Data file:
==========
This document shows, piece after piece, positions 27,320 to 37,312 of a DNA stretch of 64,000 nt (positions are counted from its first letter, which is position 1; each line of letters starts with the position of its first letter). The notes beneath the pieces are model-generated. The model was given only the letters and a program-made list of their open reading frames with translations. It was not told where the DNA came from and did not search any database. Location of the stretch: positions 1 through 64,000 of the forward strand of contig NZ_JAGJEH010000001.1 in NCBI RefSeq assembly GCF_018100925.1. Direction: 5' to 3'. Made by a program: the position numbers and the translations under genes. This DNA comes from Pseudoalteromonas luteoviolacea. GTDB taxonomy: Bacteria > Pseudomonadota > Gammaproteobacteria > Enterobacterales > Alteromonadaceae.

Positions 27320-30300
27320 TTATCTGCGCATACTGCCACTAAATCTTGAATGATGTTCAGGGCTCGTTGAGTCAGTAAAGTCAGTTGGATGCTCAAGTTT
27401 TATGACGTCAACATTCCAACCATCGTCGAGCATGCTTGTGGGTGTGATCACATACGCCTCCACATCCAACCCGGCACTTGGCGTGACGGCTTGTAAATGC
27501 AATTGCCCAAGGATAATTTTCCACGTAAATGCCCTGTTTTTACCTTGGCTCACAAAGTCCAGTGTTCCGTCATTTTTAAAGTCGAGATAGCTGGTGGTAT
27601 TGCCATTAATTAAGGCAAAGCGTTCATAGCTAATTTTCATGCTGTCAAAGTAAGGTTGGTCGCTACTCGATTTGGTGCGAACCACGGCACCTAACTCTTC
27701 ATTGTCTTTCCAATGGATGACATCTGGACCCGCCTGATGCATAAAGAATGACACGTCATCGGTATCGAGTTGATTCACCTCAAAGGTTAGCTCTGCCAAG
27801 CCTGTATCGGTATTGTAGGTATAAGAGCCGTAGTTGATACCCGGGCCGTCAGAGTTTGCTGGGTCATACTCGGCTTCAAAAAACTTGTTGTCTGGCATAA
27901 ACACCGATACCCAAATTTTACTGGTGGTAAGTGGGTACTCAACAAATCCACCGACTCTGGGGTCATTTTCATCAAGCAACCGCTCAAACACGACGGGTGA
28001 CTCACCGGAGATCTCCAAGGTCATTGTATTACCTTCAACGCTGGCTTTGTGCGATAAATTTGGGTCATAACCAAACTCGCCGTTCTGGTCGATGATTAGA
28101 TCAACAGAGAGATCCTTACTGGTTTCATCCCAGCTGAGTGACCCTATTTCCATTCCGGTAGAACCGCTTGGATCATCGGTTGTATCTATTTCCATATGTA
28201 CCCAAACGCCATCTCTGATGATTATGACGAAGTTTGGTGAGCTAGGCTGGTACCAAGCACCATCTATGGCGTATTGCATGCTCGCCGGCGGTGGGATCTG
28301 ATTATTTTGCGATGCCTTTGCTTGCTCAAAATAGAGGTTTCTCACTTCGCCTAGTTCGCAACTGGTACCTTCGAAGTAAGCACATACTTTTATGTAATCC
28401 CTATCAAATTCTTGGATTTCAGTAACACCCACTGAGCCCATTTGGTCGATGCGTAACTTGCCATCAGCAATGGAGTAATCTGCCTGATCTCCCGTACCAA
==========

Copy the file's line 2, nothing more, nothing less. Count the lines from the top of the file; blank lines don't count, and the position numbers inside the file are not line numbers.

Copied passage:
Positions 27320-30300